The Internet threw both companies for a loop by changing the main use of the PC from a tool for running ever-more-power-hungry programs to a communications device. The incentive to buy twice as much hardware, to run twice as much software, quickly evaporated. All you needed was enough power to run a Web browser. The vast majority of new websites are still viewable on a five-year-old Pentium running a five-year-old copy of Windows.
Soon, Intel was forced to pull its attention away from the high end to put out the Celeron, an extra-cheap processor to satisfy the ravenous demand at the low end that was feeding revenue to its main competitor, long-dismissed Advanced Micro Devices (NYSE: AMD).
Microsoft didn't immediately notice its own rival, Linux, creeping up from the low end, but it did notice that once people had Windows 95, there was little incentive for them to upgrade to Windows 98 or beyond, as long as they could get new versions of Netscape. It fought viciously against Netscape, but won a Pyrrhic victory when it wound up in federal court on antitrust charges.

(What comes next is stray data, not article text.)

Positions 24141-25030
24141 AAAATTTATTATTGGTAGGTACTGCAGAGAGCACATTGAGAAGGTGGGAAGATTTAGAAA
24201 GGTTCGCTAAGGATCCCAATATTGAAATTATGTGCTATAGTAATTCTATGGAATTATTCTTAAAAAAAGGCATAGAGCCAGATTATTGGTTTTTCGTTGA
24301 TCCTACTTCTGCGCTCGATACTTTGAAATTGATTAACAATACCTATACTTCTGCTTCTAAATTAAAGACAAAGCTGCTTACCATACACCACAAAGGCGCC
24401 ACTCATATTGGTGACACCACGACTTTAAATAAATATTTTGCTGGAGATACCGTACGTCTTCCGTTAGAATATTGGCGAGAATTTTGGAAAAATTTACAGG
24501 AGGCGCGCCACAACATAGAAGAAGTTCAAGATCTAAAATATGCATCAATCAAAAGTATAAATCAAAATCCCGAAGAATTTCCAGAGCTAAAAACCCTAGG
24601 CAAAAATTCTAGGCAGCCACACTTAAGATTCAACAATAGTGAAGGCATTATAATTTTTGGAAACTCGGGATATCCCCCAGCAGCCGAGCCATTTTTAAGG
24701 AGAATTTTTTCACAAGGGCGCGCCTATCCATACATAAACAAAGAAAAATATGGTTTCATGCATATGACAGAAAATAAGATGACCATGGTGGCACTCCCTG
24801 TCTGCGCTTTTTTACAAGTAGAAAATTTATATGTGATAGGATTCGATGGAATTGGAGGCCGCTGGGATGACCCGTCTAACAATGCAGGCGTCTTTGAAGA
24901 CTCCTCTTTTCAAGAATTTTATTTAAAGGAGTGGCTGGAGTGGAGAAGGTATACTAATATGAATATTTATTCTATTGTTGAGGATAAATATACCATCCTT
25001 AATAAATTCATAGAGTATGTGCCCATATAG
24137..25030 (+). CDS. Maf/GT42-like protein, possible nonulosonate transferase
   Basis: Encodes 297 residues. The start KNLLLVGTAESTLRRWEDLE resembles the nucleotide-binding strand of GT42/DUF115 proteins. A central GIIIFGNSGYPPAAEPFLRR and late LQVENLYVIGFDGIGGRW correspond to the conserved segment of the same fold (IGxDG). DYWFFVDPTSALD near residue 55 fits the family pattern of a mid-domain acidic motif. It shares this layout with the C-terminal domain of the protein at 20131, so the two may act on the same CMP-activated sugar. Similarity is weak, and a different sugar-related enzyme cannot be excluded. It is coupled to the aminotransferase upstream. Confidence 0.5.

Just as PC volume eventually rendered mainframes obsolete, Internet volume is attacking margins in the PC industry. PCs under $1,000 are now the norm, and models under $500 are increasingly common. Windows 95 sold for almost $100. Windows Millennium (I can just see Bill Gates with his pinkie in his mouth: "I shall call it... Winni-ME!") sells for around $60. The price decline is not due to Microsoft wanting less revenue, but because it's under severe price pressure from its own established base. Linux aside, the main incentive is not to switch software at all.
Figuring that "if you can't beat 'em, join 'em," both Microsoft and Intel have decided to profit from the Internet. Intel is trying desperately to become the world's largest Internet service provider via its Global Web Hosting Services initiative, where it competes head-on with everyone from IBM to AT&T (NYSE: T). Intel is also building on its traditional Ethernet offerings to take on Cisco Systems (Nasdaq: CSCO) in the network connectivity arena with voice and data digital subscriber line (DSL) hardware and software.